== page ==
mathlib documentation

tactic.assert_exists

User commands for assert the (non-)existence of declaration or instances. #

These commands are used to enforce the independence of different parts of mathlib.

Implementation notes #

This file provides two linters that verify that things we assert do not yet exist do eventually exist. This works by creating declarations of the form:

These declarations are then picked up by the linter and analyzed accordingly. The _ in the _checked prefix should hide them from doc-gen.

meta def assert_exists (_x : interactive.parse (lean.parser.tk "assert_exists")) :

assert_exists n is a user command that asserts that a declaration named n exists in the current import scope.

Be careful to use names (e.g. rat) rather than notations (e.g. ).

meta def assert_not_exists (_x : interactive.parse (lean.parser.tk "assert_not_exists")) :

assert_not_exists n is a user command that asserts that a declaration named n does not exist in the current import scope.

Be careful to use names (e.g. rat) rather than notations (e.g. ).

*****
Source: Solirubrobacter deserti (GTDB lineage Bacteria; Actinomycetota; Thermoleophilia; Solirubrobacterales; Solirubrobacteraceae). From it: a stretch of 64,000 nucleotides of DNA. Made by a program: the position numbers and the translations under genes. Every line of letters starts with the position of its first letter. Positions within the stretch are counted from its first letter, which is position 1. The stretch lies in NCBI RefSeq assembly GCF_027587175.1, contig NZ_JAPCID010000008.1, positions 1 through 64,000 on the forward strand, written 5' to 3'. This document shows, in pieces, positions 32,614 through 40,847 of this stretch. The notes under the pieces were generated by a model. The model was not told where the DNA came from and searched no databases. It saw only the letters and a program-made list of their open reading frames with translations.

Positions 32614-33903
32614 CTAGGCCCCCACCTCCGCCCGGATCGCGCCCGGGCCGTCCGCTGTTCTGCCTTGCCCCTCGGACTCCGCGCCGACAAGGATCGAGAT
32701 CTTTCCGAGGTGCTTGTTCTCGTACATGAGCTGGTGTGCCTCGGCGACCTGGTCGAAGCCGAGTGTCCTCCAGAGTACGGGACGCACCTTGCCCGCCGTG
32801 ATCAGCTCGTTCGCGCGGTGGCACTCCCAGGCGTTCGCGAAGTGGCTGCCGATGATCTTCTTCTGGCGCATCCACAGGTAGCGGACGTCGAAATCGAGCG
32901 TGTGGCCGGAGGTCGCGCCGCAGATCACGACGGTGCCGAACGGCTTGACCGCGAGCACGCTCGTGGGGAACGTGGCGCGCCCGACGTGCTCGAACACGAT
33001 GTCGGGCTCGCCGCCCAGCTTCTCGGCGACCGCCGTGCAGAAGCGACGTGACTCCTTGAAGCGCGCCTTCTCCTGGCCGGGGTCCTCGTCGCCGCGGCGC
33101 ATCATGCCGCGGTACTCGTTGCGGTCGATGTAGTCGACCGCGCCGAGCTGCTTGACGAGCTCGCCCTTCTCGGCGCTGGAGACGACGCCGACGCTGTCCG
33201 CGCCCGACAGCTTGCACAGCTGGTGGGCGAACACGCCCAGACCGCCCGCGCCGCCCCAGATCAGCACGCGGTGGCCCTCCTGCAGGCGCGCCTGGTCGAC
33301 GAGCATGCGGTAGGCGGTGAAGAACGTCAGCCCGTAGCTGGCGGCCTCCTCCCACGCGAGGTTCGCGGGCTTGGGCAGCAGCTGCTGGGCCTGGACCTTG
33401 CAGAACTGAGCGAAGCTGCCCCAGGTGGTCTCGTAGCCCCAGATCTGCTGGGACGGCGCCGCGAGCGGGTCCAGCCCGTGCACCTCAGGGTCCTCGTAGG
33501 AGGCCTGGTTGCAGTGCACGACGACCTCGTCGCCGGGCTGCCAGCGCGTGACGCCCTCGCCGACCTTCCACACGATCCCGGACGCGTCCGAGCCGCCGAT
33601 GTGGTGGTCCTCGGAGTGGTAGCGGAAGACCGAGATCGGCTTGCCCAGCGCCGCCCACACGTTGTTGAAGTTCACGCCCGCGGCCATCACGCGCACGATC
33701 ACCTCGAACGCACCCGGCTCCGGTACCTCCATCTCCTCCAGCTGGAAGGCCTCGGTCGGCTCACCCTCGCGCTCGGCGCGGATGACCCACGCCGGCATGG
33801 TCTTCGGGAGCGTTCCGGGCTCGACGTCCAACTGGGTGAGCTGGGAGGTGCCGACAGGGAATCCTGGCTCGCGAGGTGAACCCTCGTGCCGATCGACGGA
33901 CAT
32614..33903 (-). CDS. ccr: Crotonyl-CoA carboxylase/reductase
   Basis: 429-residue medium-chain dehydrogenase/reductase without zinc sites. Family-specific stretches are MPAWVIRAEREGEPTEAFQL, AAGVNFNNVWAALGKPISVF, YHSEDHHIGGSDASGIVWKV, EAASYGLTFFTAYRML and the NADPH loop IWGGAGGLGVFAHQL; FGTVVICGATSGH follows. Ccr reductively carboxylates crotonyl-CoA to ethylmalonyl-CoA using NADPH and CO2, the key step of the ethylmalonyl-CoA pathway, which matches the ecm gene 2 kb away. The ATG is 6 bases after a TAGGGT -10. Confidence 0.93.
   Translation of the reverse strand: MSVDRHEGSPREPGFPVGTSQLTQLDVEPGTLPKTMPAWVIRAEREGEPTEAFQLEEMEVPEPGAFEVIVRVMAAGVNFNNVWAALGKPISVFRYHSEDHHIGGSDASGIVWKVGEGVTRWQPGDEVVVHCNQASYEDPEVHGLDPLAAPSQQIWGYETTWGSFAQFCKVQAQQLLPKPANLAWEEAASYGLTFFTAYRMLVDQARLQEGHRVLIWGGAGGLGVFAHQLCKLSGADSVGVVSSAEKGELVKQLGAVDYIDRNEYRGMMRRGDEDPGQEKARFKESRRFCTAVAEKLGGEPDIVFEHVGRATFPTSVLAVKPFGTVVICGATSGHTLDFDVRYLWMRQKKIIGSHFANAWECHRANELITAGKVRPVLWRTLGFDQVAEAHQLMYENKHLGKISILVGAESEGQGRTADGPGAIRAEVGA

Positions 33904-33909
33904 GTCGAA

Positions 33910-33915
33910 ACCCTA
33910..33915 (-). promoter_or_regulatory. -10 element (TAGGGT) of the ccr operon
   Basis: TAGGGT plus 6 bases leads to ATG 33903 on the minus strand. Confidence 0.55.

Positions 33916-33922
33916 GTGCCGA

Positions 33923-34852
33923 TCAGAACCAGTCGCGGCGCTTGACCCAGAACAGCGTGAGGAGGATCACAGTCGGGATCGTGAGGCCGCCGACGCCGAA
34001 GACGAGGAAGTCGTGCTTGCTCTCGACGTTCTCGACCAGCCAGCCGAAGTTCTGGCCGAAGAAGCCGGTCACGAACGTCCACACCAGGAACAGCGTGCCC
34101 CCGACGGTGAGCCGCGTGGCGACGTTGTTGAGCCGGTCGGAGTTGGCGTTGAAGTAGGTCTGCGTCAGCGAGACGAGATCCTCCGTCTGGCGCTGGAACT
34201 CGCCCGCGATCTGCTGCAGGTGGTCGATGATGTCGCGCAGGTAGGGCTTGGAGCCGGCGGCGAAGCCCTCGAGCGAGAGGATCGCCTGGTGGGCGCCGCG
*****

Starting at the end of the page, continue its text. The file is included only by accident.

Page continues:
It may be used (sparingly!) in mathlib to enforce plans that certain files are independent of each other.

If you encounter an error on an assert_not_exists command while developing mathlib, it is probably because you have introduced new import dependencies to a file.

In this case, you should refactor your work (for example by creating new files rather than adding imports to existing files). You should not delete the assert_not_exists statement without careful discussion ahead of time.

A linter for checking that the declarations marked assert_not_exists eventually exist.

meta def assert_instance (_x : interactive.parse (lean.parser.tk "assert_instance")) :

assert_instance e is a user command that asserts that an instance e is available in the current import scope.

Example usage:

meta def assert_no_instance (_x : interactive.parse (lean.parser.tk "assert_no_instance")) :

assert_no_instance e is a user command that asserts that an instance e is not available in the current import scope.

It may be used (sparingly!) in mathlib to enforce plans that certain files are independent of each other.

If you encounter an error on an assert_no_instance command while developing mathlib, it is probably because you have introduced new import dependencies to a file.

In this case, you should refactor your work (for example by creating new files rather than adding imports to existing files). You should not delete the assert_no_instance statement without careful discussion ahead of time.

Example usage:

A linter for checking that the declarations marked assert_no_instance eventually exist.